The widow of the co-founder of the Wickerman Festival in Dumfries and Galloway Jamie Gilroy, has revealed that his transplanted organs have been used to save or enhance the lives of several other people, following his death from a gunshot wound.
Patsy Gilroy, a former Convenor of Dumfries and Galloway Council, was speaking after receiving the Order of St John award at a ceremony to honour the families of Scots whose loved ones gave permission for transplant surgery in the last year.
Jamie Gilroy, who died aged 66, launched the hugely popular music event in 2000. He was found critically injured at the venue, the family farm at Dundrennan near Kirkcudbright, just before Christmas last year. Police concluded after an investigation that no one else was involved in the incident.
His wife of 40 years was one of 38 family representatives to receive the award from Major General Mark Strudwick, the Prior (Head) of the care charity St John Scotland, which has been running the ceremony in conjunction with the NHS Blood and Transplant (NHSBT) service for three years.
She received a badge bearing the words “Add life: Give Hope” and heard General Strudwick tell the gathering of 120 family members and friends: “The courage of these families, to make the decision to grant permission for organ donation at a time of great loss, is both humbling and inspiring.”
Patsy Gilroy was in London to be with her daughter Jennie, who was receiving treatment for breast cancer, when she received a phone call telling her that her husband had been found with a gunshot wound to the head.
“We had to wait until Jennie’s chemotherapy was completed – we couldn’t rush that - then start the four hour journey home. We had a plenty of time to contemplate what had gone on. I spoke to my brother-in-law Pete who had got to the hospital. Jamie was still alive then, but had suffered irreparable damage to his brain. It was clear he was not going to survive and the medical people had asked if we would consider organ donation.
“Pete asked me what I thought and I said, ‘Jamie is not going to live, so why not?’ Somebody else might survive if they get the chance, but Jen and I talked about it all the way up and when we got to the hospital in Dumfries there was a very nice nurse there who explained what was involved. It was all very complicated.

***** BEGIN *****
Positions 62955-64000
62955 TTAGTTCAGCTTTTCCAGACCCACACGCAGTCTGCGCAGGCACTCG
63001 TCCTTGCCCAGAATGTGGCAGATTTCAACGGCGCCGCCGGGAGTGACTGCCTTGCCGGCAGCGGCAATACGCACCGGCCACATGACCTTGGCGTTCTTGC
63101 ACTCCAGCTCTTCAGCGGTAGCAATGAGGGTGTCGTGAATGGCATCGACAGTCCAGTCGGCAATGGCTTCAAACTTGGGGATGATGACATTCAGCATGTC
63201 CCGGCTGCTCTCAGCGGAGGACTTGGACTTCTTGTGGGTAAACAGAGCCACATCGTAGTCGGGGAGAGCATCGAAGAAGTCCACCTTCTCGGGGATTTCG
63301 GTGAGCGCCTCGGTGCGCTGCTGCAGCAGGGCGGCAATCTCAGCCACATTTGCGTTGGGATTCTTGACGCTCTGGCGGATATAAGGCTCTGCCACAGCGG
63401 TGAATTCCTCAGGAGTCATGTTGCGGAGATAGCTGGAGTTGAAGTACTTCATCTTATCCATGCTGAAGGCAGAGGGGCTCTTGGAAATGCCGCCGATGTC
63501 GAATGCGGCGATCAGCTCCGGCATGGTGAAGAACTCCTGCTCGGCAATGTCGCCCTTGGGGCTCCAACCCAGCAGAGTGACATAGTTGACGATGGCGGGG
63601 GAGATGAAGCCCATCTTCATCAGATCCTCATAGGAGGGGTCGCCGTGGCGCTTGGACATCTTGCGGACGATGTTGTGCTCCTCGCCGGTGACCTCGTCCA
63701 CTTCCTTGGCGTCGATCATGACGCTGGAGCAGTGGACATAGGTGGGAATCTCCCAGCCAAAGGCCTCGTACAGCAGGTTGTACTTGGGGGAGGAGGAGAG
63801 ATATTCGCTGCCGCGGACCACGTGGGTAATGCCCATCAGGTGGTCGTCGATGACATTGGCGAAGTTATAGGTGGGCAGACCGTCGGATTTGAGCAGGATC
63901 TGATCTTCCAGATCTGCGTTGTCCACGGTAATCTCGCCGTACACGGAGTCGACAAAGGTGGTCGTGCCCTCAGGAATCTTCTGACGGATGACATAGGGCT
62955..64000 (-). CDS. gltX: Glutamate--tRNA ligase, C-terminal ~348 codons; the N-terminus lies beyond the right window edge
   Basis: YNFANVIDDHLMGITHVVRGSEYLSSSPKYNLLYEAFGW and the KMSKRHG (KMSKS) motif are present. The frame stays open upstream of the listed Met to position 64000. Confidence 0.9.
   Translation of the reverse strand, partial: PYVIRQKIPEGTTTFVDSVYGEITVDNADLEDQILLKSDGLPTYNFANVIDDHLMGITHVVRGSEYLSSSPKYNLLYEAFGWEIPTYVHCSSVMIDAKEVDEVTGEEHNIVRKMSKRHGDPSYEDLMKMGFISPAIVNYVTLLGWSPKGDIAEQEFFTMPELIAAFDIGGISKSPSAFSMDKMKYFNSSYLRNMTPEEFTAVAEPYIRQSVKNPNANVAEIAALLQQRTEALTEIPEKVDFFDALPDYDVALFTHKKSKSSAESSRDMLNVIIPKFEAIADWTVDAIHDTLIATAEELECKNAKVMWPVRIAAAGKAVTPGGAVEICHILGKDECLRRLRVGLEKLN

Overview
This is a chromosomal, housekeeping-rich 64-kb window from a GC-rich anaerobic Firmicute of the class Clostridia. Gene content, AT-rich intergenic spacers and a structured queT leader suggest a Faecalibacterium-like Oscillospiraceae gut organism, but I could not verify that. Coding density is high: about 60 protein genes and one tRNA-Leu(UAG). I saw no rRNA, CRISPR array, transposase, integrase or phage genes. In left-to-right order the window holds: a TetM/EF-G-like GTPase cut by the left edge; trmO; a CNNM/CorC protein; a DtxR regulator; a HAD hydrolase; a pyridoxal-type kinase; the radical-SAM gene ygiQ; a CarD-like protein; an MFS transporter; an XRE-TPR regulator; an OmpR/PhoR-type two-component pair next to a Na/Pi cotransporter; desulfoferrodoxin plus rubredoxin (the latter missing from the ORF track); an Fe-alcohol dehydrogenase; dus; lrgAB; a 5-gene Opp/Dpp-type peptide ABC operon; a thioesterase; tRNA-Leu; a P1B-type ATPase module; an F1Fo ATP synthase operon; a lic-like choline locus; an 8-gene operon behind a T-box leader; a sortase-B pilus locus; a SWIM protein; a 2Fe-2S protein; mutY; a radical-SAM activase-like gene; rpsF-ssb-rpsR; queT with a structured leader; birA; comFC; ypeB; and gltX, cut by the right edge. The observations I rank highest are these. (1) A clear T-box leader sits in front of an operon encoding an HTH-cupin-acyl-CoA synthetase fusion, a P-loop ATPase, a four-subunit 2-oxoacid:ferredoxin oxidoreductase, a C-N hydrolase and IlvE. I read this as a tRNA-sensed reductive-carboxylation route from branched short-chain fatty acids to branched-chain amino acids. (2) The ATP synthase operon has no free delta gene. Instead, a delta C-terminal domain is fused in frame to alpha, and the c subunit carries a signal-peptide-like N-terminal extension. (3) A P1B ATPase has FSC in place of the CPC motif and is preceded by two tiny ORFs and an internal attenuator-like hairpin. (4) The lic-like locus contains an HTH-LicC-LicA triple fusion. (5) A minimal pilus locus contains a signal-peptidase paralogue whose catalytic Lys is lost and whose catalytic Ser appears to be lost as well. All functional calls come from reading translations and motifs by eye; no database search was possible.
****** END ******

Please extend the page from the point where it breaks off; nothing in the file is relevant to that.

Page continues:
“I’m a person quite used to making hard decisions. When my son George died in a car crash (in Australia) when he was 19, there was a lot of opportunity to wallow in it, but that’s not a good place to be. You have to be positive.
“Jen and I discussed it all and came to the conclusion that my husband didn’t expect us to be in this situation (considering organ donation) and felt that actually, it would mean he hadn’t got it all his own way.
“You are so cross, so upset and I kind of thought, well someone else is going to benefit from this, even if we aren’t.”
The NHS Blood and Transplant service revealed recently that the number of organ donations and transplants has fallen in the UK for the first time in 11 years. Figures show they are down by five percent on the previous year. In line with most other years, more than 40 percent of families turned down requests for donations on the death of a loved one.
Sally Johnston, the Director of Donation and Transplantation at NHSBT recently issued an appeal to potential donors to tell their loved ones: “We understand that families are expected to consider donation in their darkest hour, so we would remind everyone to tell those closest to them now, if they wish to donate their organs, then record that decision on the NHS Organ Donor Register. Should the time come, their family will know that they want to donate their organs and help to save others.”
To join the NHS Organ Donor Register visit www.organdonation.nhs.uk, call 0300123 2323 or text SAVE to 62323.